I was typing “this book isn’t all that scary,” when my front door rattled and startled me off my chair. Shirley Jackson’s The Haunting of Hill House is THE haunted house story and has been on my queue for at least a decade. I don’t rush to read books that I expect to be predictable and was skeptical that Hill House would hold any surprises. So often, reading a classic after reading derivative works leaves the classic feeling rote even though it’s the clever original. Hill House doesn’t have this problem. I picked it up with the expectation of pesky, obvious ghosts with a few jump scares, but found a subtle and psychologically disturbing story instead.
The Haunting of Hill House follows Eleanor Vance’s participation in a scientific study at the invitation of Dr. Montague, who is trying to find proof of the supernatural. In addition to Eleanor, Theodora (a “validated” psychic) and Luke (an heir to the estate) answer Dr. Montague’s summons. Despite Hill House’s uncomfortable atmosphere, the four of them strike a friendly chemistry. Eleanor is happy to be doing something daring and independent, but she grows uneasy in the house. The story is narrated closely through her perspective and the reader is put on edge by inconsistencies in her narrative; from her introduction, Eleanor’s wild imagination separates her from what is real. An unreliable narrator in a haunted house means everything is suspect and ambiguous which contributes to ratcheting tension. Similar to We Have Always Lived in the Castle (which is slightly better), Jackson uses looping, repetitive language and a small cast to create a claustrophobic, shrinking environment.
We meet Eleanor as she makes her big break from her sister by stealing her car (which is half Eleanor’s). Though she’s likable in her moment of happy freedom, she reveals herself to be unsteady. She lives too much in her own head, weaving complicated fantasies the moment she sees an interesting sight or overhears a stranger’s conversation. She attempts to do this with Hill House, but she quickly realizes her romantic mental image is flat wrong:
Over the trees, occasionally, between them and the hills, she caught glimpses of what must be the roofs, perhaps a tower, of Hill House. They made houses so oddly back when Hill House was built, she thought; they put towers and turrets and buttresses and wooden lace on them, even sometimes Gothic spires and gargoyles; nothing was ever left undecorated. Perhaps Hill House has a tower, or a secret chamber, or even a passageway going off into the hills and probably used by smugglers—although what could smugglers find to smuggle around these lonely hills? Perhaps I will encounter a devilishly handsome smuggler and…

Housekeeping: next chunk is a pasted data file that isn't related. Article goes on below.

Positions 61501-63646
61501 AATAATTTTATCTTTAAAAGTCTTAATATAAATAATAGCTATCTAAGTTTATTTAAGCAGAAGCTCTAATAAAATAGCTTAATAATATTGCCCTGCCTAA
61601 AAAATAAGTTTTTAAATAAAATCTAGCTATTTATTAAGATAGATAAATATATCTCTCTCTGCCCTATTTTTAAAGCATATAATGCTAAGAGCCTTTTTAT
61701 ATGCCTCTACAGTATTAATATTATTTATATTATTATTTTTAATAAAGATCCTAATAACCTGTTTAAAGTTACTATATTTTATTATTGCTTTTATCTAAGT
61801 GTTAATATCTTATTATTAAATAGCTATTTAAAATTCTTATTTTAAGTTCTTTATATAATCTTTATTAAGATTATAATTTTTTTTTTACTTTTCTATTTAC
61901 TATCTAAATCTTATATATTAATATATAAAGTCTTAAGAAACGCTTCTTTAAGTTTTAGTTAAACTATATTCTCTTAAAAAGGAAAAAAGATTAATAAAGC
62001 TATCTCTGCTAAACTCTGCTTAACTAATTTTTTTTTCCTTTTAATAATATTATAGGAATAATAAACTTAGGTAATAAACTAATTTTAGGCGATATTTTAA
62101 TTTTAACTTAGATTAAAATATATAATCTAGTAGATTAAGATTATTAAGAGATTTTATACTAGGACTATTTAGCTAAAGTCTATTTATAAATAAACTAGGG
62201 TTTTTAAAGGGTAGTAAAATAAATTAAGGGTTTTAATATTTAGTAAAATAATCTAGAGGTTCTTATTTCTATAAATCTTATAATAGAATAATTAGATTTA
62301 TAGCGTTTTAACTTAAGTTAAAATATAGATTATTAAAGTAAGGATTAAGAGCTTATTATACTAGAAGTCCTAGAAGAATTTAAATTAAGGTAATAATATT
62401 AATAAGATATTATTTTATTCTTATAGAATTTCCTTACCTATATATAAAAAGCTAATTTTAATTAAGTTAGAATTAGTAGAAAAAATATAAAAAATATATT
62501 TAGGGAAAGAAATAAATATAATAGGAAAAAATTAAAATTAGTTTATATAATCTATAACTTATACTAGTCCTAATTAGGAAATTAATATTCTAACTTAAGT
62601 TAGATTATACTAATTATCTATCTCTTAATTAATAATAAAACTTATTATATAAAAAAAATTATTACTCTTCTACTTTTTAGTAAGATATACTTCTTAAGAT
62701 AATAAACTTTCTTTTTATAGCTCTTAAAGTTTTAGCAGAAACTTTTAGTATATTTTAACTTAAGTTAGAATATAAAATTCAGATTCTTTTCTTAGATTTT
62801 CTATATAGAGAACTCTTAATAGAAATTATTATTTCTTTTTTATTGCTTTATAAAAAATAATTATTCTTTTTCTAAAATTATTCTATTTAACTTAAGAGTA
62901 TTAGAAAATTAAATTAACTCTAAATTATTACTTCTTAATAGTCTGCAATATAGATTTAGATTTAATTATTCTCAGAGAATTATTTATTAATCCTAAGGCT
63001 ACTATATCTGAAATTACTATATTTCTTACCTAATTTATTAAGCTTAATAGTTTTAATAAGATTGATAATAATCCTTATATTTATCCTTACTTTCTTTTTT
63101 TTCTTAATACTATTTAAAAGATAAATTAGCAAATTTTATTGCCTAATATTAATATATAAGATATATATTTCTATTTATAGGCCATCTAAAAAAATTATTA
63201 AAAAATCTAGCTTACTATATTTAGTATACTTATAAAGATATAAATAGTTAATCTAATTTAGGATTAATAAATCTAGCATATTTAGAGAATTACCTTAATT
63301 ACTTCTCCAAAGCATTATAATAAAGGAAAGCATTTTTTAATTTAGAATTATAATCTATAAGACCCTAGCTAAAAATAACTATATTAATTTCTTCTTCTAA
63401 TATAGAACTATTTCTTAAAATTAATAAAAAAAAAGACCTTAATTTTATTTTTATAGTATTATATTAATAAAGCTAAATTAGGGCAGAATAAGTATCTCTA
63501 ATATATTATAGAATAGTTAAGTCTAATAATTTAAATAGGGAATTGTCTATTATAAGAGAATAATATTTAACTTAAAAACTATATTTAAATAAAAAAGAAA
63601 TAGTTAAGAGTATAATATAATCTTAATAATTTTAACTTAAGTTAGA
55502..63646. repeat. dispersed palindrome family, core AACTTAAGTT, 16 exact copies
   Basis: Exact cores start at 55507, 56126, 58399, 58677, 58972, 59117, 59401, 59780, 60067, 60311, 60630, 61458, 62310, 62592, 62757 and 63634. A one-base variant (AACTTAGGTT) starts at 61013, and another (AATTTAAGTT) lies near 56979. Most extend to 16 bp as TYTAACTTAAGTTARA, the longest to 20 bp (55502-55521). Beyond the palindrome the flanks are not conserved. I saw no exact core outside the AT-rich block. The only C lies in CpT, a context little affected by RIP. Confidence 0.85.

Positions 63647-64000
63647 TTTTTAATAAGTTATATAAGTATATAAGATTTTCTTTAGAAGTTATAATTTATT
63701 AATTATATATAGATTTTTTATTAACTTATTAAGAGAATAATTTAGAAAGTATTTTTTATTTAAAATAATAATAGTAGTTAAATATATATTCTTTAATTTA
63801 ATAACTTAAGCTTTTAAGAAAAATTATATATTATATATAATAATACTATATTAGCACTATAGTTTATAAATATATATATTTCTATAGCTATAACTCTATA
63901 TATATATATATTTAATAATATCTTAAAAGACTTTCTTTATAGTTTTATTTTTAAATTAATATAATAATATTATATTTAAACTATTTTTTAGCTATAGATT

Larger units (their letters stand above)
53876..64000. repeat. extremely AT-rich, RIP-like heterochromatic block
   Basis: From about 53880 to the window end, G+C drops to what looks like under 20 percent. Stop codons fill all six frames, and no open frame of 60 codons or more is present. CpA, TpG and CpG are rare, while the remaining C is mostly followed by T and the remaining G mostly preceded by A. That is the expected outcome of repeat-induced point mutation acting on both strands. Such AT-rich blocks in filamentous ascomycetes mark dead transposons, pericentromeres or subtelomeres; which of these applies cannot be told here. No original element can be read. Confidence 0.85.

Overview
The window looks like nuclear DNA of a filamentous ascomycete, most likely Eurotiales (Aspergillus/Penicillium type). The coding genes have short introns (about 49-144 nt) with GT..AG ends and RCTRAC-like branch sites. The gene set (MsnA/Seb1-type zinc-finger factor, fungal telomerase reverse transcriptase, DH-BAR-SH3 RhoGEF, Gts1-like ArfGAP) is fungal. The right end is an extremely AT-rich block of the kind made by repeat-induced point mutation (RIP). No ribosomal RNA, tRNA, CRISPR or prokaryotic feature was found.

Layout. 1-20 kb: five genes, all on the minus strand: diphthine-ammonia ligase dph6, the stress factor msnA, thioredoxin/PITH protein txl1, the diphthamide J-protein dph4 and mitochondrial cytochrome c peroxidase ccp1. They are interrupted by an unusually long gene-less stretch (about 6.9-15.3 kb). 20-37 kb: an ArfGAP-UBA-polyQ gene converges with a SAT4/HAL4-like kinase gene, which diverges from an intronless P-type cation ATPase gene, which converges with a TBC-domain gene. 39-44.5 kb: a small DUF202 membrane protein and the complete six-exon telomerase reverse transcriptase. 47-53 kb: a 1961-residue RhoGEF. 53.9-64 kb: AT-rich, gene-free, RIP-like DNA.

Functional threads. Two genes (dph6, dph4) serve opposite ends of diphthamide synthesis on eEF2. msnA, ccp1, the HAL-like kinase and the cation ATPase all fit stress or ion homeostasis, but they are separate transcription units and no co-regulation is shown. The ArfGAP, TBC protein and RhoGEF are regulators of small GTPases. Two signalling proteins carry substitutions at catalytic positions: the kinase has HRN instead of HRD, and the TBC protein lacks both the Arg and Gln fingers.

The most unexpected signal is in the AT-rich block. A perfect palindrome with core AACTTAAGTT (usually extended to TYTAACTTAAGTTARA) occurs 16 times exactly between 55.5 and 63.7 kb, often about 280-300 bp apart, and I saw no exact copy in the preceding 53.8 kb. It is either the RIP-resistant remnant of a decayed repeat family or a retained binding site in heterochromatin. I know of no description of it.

She turned her car onto the last stretch of straight drive leading her directly, face to face, to Hill House and, moving without thought, pressed her foot on the brake to stall the car and sat, staring.
The house was vile. She shivered and thought, the words coming freely into her mind, Hill House is vile, it is diseased; get away from here at once. (32-33)
Language of disease and instability is frequently applied to Hill House which ascribes it a certain agency and personality. Whenever possible, Jackson finds human elements in the house:
No human eye can isolate the unhappy coincidence of line and place which suggests evil in the face of a house, and yet somehow a maniac juxtaposition, a badly turned angle, some chance meeting of roof and sky, turned Hill House into a place of despair, more frightening because the face of Hill House seemed awake, with a watchfulness from the blank windows and a touch of glee in the eyebrow of a cornice. (34)
Oh, and it moves too (of course). The stairs
“—are actually on a very slight slant toward the central shaft; the doorways are all a very little bit off center—that may be, by the way, the reason the doors swing shut unless they are held […] Of course the result of all these tiny aberrations of measurement adds up to a fairly large distortion in the house as a whole.” (105)
Though Eleanor’s inconsistent thoughts provide a taut backdrop, Hill House is the most interesting character and I wanted more of it. Eleanor’s changing perceptions are an integral part of what the house is, but who can resist wanting an unfiltered, unbiased look to figure it out? The ambiguity throughout the novel, and at its close, is why Hill House is rightfully praised as a classic, but this bad lit student loves clarity and literal descriptions. (I can admit this now that I’ve long since graduated.)
Translation: Not quite as tight as We Have Always Lived in the Castle, but well worth reading. Creepy too. Excellent bedtime reading.